[0147] It should be understood that the preceding is merely a detailed description of specific embodiments of the invention and that numerous changes, modifications, and alternatives to the disclosed embodiments can be made in accordance with the disclosure here without departing from the scope of the invention. The preceding description, therefore, is not meant to limit the scope of the invention. Rather, the scope of the invention is to be determined only by the appended claims and their equivalents. It is also contemplated that structures and features embodied in the present examples can be altered, rearranged, substituted, deleted, duplicated, combined, or added to each other. As such, it will be apparent, however, to one skilled in the art, that many modifications and variations to the embodiments described herein are possible. All such modifications and variations are intended to be within the scope of the present invention, as defined by the appended claims.

Claims

1. A method of operating a downhole wireless network, the downhole wireless network including a plurality of communication nodes spaced along a wellbore and attached to one or more tubulars within the wellbore, where each of the communication nodes is configured to transmit data packets at acoustic frequencies from node to node along the wellbore, the method comprising:
lowering a downhole tool comprising a communications device into the wellbore; and using the downhole tool as part of the downhole wireless network.
2. The method of claim 1, wherein each of the communication nodes comprises:
a sealed housing;
an electro-acoustic transducer and associated transceiver residing within the housing, where the transceiver is configured to transmit the data packets to another communication node in the wellbore, with each data packet including (i) an identifier for the subsurface communication node that originally transmitted the signal and (ii) information relating to the wellbore; and
an independent power source residing within the housing providing power to the transceiver.
3. The method of claim 1 or claim 2, wherein the communication nodes are spaced apart such that each joint of pipe in the tubular supports at least one communication node.
4. The method of any one of claims 1-3, wherein one or more sensors reside within the housing of at least one of the communication nodes.
5. The method of claim 4, wherein the electro-acoustic transducer within the at least one of the communication nodes converts signals from the one or more sensors into acoustic tones for the associated transceivers.
6. The method of any one of claims 1-5, wherein the downhole tool comprises a hydrophone.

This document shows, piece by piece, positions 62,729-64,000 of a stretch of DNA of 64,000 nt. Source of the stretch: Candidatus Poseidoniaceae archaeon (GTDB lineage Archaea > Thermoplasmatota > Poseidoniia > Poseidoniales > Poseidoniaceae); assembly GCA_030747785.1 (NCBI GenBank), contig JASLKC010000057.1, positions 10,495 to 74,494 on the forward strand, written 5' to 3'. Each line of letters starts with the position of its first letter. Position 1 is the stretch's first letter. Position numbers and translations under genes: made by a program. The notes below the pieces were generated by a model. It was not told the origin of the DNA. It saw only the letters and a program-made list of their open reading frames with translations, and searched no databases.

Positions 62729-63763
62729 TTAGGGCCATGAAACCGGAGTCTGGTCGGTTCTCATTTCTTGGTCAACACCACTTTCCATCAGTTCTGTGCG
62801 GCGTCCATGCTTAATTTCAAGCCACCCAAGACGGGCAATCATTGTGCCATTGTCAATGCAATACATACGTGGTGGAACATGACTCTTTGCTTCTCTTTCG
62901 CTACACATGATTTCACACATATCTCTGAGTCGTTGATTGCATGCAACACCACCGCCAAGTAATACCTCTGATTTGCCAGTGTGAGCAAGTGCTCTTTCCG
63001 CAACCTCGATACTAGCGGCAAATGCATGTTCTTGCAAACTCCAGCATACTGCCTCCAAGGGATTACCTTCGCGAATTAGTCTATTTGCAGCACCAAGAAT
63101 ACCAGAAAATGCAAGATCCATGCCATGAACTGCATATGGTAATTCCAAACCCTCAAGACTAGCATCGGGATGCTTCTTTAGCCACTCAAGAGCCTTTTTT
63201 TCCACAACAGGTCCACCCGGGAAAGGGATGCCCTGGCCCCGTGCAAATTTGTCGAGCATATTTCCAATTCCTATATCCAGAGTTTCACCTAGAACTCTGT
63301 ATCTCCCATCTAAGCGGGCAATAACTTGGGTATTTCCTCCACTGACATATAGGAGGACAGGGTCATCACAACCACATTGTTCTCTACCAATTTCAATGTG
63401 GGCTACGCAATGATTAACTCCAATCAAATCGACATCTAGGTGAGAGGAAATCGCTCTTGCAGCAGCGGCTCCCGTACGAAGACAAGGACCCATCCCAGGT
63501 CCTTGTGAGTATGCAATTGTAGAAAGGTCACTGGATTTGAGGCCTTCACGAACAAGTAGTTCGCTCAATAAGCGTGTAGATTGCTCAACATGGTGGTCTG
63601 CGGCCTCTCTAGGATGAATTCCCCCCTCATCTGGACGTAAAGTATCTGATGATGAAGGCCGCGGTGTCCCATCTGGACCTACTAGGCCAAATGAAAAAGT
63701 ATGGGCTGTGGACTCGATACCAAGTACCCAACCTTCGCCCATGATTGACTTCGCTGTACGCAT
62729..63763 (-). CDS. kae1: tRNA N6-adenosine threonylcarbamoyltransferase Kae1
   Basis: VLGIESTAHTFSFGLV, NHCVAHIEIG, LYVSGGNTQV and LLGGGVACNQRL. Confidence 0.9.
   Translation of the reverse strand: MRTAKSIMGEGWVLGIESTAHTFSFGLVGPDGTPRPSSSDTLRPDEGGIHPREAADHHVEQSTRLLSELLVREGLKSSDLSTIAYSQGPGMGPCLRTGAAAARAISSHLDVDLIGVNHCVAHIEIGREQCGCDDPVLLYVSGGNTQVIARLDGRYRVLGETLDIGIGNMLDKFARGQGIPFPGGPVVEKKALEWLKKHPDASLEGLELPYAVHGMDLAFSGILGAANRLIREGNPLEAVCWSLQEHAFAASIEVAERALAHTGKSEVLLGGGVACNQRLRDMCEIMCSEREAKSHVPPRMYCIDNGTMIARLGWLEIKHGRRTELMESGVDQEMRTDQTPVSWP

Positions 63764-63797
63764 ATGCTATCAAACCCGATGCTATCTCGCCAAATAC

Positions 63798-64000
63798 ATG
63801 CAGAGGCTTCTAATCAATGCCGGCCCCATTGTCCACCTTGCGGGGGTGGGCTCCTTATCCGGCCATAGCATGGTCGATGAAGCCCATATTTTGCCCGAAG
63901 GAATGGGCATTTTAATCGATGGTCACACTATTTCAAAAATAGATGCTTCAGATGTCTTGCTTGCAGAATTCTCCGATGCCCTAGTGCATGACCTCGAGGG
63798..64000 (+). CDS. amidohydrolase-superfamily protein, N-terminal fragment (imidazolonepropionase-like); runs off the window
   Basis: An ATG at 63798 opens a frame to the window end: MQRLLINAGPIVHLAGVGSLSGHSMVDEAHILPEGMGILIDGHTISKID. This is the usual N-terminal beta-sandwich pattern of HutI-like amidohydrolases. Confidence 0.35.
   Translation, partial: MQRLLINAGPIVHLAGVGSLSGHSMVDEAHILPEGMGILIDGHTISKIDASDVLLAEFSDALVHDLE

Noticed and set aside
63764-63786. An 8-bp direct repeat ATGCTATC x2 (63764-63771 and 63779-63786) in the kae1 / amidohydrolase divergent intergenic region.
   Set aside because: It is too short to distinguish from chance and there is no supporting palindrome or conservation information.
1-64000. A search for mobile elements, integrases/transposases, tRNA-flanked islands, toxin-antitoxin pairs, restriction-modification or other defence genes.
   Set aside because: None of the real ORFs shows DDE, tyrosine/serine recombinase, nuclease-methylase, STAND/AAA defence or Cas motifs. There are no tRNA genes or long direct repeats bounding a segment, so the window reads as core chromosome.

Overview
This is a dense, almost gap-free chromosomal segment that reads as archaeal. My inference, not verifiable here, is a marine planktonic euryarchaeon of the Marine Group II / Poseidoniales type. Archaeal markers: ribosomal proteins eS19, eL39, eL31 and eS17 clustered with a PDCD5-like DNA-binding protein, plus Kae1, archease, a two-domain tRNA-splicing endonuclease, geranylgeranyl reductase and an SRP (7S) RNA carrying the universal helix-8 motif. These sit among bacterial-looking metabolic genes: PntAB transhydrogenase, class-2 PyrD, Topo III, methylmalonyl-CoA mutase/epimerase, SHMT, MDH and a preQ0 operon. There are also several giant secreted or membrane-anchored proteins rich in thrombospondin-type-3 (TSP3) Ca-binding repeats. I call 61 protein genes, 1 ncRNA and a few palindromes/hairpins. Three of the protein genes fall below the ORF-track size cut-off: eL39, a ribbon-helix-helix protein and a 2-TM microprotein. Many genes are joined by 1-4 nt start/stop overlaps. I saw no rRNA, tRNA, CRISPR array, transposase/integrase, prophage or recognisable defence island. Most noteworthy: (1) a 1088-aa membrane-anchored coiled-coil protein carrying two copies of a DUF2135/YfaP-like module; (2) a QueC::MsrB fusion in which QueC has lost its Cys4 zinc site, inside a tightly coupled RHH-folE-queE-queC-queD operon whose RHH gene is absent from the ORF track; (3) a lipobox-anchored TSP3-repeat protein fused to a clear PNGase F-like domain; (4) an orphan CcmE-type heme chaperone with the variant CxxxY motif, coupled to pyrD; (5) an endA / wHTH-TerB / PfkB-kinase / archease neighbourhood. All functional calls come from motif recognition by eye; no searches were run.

7. The method of claim 6, wherein the hydrophone is an ultrasonic hydrophone.
8. The method of claim 6, wherein the hydrophone transmits signals at a frequency in the range of from 50 to 1,000 kHz.
9. The method of any one of claims 1-8, wherein the downhole tool transmits the data packets to or from a surface via a wireline.
10. The method of any one of claims 1-8, wherein the downhole tool transmits the data packets to or from a surface via long-range ultrasonic acoustic transmissions.
11. The method of any one of claims 1-10, further comprising:
detecting a communication error in the downhole wireless network, where data packets from one or more of the plurality of communication nodes are not received at a surface;
identifying a location of a communication node that is causing the communication error;
positioning the downhole tool to be within communication range of one or more communication nodes adjacent the communication node causing the communication error;
receiving, by the downhole tool, data packets from a first communication node on one side of the location of the communication error; and
transmitting, by the downhole tool, the data packets to a second communication node on another side of the location of the communication error.
12. The method of claim 11, further comprising:
using the downhole tool, determining an error type of the communication error.
13. The method of any one of claims 1-12, further comprising:
using the wellbore tool, receiving information from one or more sensors in the wellbore; and
transmitting the information to a surface.
14. The method of any one of claims 1-13, further comprising:
using the wellbore tool, receiving information from one or more devices in the wellbore; and
transmitting the information to a surface.
15. The method of claim 14, wherein transmitting the information to the surface comprises transmitting the information to the surface without using any of the plurality of communication nodes.
16. The method of any one of claims 1-15, further comprising:
using the wellbore tool, transmitting one of information and commands to one or more devices in the wellbore.